Finally, there are many small producers who do not hold that wholesalers are pathetic money suckers.  Yes, there  is the  argument that a wholesaler does not have nearly the investment in equipmentment, etc, that a producer does, and that they should not be entitled to the same profit margins,.  But they have, or should have, expertise that you probably do not.  Consider the consequences of bypassing the supply chain.  If, by making direct shipments, you eliminate  wholesalers and brokers  and retailers who hand sell your costly product too,  you become the marketer and incur the marketing costs in any market that you might seek to enter.  You also lose focus.  You have to spend time developing marketing strategies instead of managing costs and  creating products.   What is that worth to you?  Are the small wholesalers who gain you traction in another state really only bloodsuckers?  I think you might want to consider how you can be a more effective partner with the wholesaler/broker, with each focusing on what each knows best.  But I'm an amateur and it ain't my dollars on the line..  

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1 hour ago, dhdunbar said:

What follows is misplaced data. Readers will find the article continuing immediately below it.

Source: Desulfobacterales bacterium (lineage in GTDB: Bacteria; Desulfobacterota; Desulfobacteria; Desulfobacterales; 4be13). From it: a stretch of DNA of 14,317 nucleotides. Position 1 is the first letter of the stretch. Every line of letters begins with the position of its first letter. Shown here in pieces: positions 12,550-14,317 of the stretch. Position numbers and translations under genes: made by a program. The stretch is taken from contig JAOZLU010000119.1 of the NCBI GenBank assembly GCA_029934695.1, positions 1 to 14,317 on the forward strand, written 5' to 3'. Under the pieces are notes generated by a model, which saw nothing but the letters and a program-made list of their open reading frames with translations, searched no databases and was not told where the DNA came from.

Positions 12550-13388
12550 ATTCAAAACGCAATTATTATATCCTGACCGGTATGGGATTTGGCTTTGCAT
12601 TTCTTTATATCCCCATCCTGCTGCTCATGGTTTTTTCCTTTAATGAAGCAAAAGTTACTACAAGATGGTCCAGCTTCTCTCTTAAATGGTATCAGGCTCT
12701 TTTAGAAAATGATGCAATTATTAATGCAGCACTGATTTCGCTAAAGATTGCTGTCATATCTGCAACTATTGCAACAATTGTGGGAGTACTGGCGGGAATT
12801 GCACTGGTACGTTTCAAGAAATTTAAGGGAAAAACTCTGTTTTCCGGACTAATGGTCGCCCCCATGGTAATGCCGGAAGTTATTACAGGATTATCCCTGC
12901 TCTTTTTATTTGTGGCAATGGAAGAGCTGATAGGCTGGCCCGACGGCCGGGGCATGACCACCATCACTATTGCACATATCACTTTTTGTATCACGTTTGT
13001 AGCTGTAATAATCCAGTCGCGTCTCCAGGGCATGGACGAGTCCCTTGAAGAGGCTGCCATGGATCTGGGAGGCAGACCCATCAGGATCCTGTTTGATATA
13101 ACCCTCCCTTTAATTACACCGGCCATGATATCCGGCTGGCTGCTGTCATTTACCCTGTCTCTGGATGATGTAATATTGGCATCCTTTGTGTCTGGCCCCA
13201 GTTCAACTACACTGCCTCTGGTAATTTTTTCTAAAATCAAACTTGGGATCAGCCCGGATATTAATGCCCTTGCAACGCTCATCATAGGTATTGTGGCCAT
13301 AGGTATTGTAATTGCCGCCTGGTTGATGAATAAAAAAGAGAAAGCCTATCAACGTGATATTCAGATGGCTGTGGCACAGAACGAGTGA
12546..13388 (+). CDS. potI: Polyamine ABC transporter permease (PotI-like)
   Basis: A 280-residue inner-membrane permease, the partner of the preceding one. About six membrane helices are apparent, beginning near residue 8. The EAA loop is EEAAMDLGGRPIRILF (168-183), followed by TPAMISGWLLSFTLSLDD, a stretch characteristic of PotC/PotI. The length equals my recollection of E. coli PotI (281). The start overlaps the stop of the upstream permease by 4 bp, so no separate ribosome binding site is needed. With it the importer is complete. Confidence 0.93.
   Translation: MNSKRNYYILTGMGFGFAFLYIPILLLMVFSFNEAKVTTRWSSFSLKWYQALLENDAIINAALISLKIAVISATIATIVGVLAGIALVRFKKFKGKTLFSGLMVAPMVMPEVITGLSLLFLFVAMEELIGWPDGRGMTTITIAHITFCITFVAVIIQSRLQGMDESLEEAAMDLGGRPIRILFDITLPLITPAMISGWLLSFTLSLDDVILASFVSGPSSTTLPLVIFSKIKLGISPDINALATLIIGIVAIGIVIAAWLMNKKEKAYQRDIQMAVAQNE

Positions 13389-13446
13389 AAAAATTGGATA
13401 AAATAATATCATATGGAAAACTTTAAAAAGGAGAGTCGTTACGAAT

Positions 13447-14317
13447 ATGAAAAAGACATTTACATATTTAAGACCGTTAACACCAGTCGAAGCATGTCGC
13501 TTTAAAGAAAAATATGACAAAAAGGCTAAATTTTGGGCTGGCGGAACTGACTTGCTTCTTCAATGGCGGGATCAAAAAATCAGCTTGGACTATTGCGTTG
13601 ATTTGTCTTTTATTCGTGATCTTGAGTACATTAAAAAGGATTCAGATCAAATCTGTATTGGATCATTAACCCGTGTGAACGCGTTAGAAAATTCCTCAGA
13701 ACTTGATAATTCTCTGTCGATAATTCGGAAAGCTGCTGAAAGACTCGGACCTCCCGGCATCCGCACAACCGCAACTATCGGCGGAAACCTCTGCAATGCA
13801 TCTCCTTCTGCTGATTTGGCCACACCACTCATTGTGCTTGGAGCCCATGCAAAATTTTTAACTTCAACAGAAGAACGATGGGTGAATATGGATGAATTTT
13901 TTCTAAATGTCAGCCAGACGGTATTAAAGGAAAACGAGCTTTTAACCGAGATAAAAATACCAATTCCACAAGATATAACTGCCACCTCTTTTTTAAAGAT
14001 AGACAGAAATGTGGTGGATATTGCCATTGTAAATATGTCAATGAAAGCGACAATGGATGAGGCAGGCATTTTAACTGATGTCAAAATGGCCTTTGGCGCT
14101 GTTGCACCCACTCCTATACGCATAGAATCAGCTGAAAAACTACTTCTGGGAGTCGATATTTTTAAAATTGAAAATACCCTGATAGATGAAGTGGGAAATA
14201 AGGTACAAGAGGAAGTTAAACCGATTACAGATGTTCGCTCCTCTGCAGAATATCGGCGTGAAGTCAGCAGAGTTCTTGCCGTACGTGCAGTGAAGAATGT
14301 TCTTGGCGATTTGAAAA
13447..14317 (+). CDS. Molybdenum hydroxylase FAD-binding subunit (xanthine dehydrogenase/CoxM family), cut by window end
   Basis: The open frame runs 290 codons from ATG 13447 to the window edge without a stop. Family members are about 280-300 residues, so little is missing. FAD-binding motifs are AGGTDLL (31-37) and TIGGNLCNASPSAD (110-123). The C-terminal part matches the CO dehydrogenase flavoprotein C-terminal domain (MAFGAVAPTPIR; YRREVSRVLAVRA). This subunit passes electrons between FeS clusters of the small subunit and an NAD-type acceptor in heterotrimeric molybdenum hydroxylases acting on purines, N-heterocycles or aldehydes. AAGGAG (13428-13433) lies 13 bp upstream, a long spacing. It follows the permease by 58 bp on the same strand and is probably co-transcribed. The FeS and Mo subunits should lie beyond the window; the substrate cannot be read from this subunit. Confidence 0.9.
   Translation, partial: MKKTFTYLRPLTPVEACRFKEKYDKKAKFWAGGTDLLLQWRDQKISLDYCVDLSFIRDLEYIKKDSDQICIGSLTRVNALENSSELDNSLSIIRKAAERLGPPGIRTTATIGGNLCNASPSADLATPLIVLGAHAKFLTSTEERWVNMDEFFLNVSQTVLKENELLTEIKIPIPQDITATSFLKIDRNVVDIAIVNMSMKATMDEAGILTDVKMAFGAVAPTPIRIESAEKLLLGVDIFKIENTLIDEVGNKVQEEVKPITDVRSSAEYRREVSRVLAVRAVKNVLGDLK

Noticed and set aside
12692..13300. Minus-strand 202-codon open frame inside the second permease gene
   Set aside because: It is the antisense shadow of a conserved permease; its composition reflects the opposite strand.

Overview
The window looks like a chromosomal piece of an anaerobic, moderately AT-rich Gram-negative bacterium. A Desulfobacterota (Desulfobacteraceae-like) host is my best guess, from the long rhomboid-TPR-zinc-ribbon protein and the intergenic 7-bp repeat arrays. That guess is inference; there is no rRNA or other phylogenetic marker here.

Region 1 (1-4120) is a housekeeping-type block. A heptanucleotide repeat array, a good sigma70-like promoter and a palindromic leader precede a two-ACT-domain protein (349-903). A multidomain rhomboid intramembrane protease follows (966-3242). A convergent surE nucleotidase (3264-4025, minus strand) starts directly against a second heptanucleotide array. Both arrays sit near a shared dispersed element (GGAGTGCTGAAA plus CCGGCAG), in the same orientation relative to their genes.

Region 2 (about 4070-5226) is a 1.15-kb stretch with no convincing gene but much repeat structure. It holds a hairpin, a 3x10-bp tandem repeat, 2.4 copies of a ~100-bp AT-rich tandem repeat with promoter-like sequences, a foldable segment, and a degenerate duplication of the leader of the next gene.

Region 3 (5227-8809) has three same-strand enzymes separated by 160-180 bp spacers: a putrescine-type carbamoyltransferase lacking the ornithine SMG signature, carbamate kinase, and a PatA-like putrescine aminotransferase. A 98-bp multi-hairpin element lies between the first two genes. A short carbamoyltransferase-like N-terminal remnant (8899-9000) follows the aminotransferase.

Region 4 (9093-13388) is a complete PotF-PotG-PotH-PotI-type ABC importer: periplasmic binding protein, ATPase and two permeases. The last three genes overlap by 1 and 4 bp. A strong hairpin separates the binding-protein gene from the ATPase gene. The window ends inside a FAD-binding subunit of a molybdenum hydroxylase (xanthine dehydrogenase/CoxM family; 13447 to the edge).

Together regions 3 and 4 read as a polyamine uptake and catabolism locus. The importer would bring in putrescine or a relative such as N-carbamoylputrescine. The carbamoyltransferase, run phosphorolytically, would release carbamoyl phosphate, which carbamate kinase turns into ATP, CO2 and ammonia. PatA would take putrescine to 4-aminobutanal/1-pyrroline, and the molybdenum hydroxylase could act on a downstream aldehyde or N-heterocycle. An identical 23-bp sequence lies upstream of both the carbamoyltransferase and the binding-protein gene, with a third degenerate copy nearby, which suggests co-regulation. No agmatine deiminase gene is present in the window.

But I'm an amateur and it ain't my dollars on the line..  

I agree there are probably a number of decent companies in this 3-tier system, unfortunately, we haven't seemed to find a good one yet. So we are actually, focusing much closer to home. We do however, get lots of requests for product in places we cannot ship to. There are lots of craft distilleries products I'd love to be able to get, over the rows and rows of mostly big name products available in the stores. Hoping for a continuous momentum forward.

Right now, the next big item is the excise tax. With all of this hoopla in DC, the odds of them doing any real work, including making the excise tax reduction permanent, looks dim.

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Actually, the biggest outcome of this case potentially from follow on cases, beyond expanding Granholm clearly to spirits, will be preventing states from giving privileges to in-state distilleries without also making the same privileges available to comparable out-of-state distilleries. For example, if you create a license that allows a distillery producing from a farm in your state to self-distribute, but don't allow a farm distillery from out-of-state to obtain an equivalent license, that might be found unconstitutional if challenged as an extension of the reasoning of this decision.

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On 10/8/2019 at 12:18 PM, Denise said:

Right now, the next big item is the excise tax. With all of this hoopla in DC, the odds of them doing any real work, including making the excise tax reduction permanent, looks dim.

I think the best we could hope for this year would be a one or two year extension.